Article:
Love and attention and cell phones
I'll never forget sitting at Fairway Cafe in New York early one Saturday morning. As I waited for my breakfast to arrive, I watched a sad scene play out at a table nearby. A Dad sat across from his about one-year-old son, cell phone in hand, intently focused on whatever compelling story or email or video he’d found there. I observed the boy look up at his Dad expectantly and each time he saw Dad still entranced by his device, the child put his head down. When their breakfast arrived, I was hopeful Dad would put down his phone, so he could connect with his son. Sadly, that didn't happen. Once he'd completed the task of setting out a placemat and carefully moving the dishes about so his son could feed himself, Dad dove back into his phone, only looking up to gather another forkful of food for himself. When [...]
Teach Children How to Say, “No!” Before Puberty
It’s essential that children learn and trust they have absolute agency over their bodies – no matter who is seeking their affection. Adults sometimes see one toddler hugging another and think, “Oh, isn’t that sweet!” but not all hugs are wanted, and no child should have to acquiesce to a hug, a kiss or a tickle they don’t want. We can’t expect an excited toddler to slow down long enough to observe that his friend doesn’t want a hug and we can’t expect his friend, who is just learning language, to be able to summon up, “No!” as they’re being exuberantly squeezed. There’s a tendency to diminish these kinds of experiences between young children to, “He’s just being cute” or “That’s how toddlers behave.” But when we don’t support the uncomfortable child in these situations, the unspoken message is, “Don’t make a big deal of it.” Adults rarely hesitate to set boundaries when [...]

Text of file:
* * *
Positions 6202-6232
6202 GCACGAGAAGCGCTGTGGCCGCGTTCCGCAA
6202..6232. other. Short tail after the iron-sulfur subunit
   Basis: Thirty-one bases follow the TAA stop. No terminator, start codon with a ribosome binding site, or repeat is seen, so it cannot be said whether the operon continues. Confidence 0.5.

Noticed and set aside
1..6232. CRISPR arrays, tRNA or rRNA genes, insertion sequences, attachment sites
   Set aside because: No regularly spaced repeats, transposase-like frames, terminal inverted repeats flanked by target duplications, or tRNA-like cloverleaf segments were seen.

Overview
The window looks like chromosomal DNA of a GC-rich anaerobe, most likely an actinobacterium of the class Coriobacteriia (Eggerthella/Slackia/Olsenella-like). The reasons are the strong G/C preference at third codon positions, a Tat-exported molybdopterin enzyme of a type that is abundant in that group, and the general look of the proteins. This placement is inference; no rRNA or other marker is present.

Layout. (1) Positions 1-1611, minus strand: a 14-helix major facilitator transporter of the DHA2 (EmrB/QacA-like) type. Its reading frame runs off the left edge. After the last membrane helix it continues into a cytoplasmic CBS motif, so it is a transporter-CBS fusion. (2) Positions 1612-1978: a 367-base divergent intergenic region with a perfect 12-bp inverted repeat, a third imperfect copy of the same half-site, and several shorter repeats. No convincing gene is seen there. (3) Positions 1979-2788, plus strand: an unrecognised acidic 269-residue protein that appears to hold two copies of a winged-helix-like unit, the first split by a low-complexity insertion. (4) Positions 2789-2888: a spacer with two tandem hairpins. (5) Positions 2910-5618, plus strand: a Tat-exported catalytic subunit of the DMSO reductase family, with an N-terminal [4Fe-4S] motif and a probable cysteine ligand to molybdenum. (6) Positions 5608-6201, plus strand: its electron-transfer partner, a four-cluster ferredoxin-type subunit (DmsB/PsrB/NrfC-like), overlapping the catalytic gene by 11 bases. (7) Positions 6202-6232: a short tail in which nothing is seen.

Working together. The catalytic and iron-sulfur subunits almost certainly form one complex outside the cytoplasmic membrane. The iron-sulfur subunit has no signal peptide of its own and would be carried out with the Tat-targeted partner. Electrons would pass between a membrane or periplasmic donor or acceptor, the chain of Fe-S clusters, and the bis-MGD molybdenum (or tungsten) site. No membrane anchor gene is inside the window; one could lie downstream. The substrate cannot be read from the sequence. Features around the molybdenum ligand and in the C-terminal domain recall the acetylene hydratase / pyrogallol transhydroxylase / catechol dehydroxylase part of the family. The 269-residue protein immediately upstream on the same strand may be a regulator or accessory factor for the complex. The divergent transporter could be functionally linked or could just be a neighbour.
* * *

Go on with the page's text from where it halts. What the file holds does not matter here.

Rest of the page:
Are you expecting too much of your toddler?
A parent recently asked me, ”How do I know if I’m expecting too much of my toddler?” My answer was, “If your toddler consistently fails to meet your expectations, she’s demonstrating that she’s not developmentally ready to meet them. In other words, you’re expecting too much. So, instead of expecting her to do what she can’t do – and feeling frustrated or angry with her, adjust your expectations and celebrate what she can do.” The same question kept reappearing, disguised in a variety of ways, as the mother asked: “But shouldn’t she be able to…” and “Why won’t she…?” I answered, “Because she can’t… yet.” We can’t expect a baby to sit up or stand before they’re developmentally ready and we can’t expect a toddler to be able to resist climbing when they have an impulse to climb or resist touching an object that's tempting but off-limits. No matter how much [...]